Saturday, February 24, 2007

Black History Month...

Is almost over...and I don't want to miss my chance to talk about one of my all time favorite writers. This month I treated myself to Toni Morrison's Song of Solomon. (other great reads: Beloved and The Bluest Eye. I hope to read all of her work at some point...she's that terrific.)

I finished reading Solomon just a few minutes ago, and the tears are not quite dry. It's simply beautiful. The way she twists a plot together, the tiny links that make you go aha! and flip back 100 pages. Secrets and shimmers...and it all plays so well. Her language kills me. Toni, I love you because you write like this:

The calculated violence of a shark grew in her, and like every witch that ever rode a broom straight through the night to a ceremonial infanticide as thrilled by the black wind as by the rod between her legs; like every fed-up-to-the-teeth bride who worried about the consistency of the grits she threw at her husband as well as the potency of the lye she had stirred into them; and like every queen and every courtesan who was struck by the beauty of her emerald ring as she tipped its poison into the old red wine, Hagar was energized by the details of her mission. She stalked him.
Takes your breath away, doesn't it?

Who are some of your favorite African-American artists? Painters, singers, actors, authors...who inspires you?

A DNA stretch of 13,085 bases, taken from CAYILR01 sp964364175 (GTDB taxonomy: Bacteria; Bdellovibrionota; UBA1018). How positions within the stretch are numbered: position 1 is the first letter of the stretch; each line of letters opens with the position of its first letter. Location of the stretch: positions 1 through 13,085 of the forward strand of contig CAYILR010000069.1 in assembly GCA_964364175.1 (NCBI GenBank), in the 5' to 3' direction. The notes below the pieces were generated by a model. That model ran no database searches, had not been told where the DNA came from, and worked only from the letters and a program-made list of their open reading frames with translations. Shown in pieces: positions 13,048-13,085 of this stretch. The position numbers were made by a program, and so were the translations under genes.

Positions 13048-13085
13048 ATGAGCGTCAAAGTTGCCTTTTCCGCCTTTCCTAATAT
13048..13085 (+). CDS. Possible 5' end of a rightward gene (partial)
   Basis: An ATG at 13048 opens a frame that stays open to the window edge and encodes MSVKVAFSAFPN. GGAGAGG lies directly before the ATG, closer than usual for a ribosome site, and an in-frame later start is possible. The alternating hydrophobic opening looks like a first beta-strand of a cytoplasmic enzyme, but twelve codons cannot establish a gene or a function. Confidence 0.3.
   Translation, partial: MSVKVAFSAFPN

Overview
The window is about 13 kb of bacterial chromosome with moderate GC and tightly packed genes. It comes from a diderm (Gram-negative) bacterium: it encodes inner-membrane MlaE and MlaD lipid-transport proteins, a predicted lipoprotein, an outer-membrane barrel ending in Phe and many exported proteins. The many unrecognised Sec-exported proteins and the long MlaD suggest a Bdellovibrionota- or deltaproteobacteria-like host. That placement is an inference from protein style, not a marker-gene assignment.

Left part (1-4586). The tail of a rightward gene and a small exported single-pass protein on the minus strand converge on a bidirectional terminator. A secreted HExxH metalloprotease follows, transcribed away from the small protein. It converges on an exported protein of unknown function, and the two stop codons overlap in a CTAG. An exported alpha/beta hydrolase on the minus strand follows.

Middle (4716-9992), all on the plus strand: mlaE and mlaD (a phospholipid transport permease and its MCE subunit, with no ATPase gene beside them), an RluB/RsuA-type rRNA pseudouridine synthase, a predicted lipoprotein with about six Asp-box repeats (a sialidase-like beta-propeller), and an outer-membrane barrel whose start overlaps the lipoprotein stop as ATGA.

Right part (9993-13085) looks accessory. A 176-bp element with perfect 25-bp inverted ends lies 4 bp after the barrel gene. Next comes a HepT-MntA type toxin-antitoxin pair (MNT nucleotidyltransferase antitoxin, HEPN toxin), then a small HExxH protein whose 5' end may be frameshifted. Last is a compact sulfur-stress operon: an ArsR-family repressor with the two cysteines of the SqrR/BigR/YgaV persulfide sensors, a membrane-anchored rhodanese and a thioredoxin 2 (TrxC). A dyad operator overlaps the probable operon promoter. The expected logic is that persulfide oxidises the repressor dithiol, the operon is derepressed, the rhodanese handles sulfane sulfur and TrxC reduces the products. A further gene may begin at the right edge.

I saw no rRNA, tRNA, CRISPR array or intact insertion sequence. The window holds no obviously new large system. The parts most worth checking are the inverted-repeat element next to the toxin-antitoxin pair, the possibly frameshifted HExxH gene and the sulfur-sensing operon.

12 Comments:

Blogger Kern said...

Charley Pride is often overlooked as an early pioneer in his field. He abandoned a promising baseball career in the late fifties to pursue a career in country music of all things. Fifty years later, there are few if any African American performers on the country music charts, and Charley is still heard. "Kiss an Angel Good Morning" is my personal favorite among many. Charley was, and is, top class at all times.

4:35 AM  
Blogger Kern said...

This comment has been removed by a blog administrator.

8:17 AM  
Blogger Britta Coleman said...

I absolutely love that song. Didn't know about the baseball career. Interesting transition.

For singers/performers: also love B.B. King, Aretha Franklin,Marvin Gaye, Ella Fitzgerald, Lou Rawls, and Mahalia Jackson. Her "O Holy Night" is unmatched.

For contemporary performers, I think Prince's superbowl performand proves he's still a (freaky little) genius. I saw him live back in the eighties and the man knows how to work a crowd. Corinne Bailey Rae is on frequent rotation in my CD player, Aaron Neville for background party smooth, Lenny Kravitz when I'm driving, and I'll be honest and say I don't mind a little Beyonce every now and again.

"To the left...to the left..."

8:22 AM  
Blogger ScottM said...

Wow, someone got deleted?

It's the 28th, so I'm just getting in.

My three favorite actors for February:

Here's a surprise candidate, but like Kern's submission, an athlete turned actor, I am partial to Carl Weathers. I think he did a lot to make the Rocky movies as good as they were, and they are my favorite movies.

From the old days, I really like Sidney Poitier. He was great in many roles but seems to stand out in my mind in a Raisin in the Sun.

And, with apologies to Britta, Denzel Washington is greatness. Oh yes he is, too. I can't understand how anyone could think otherwise.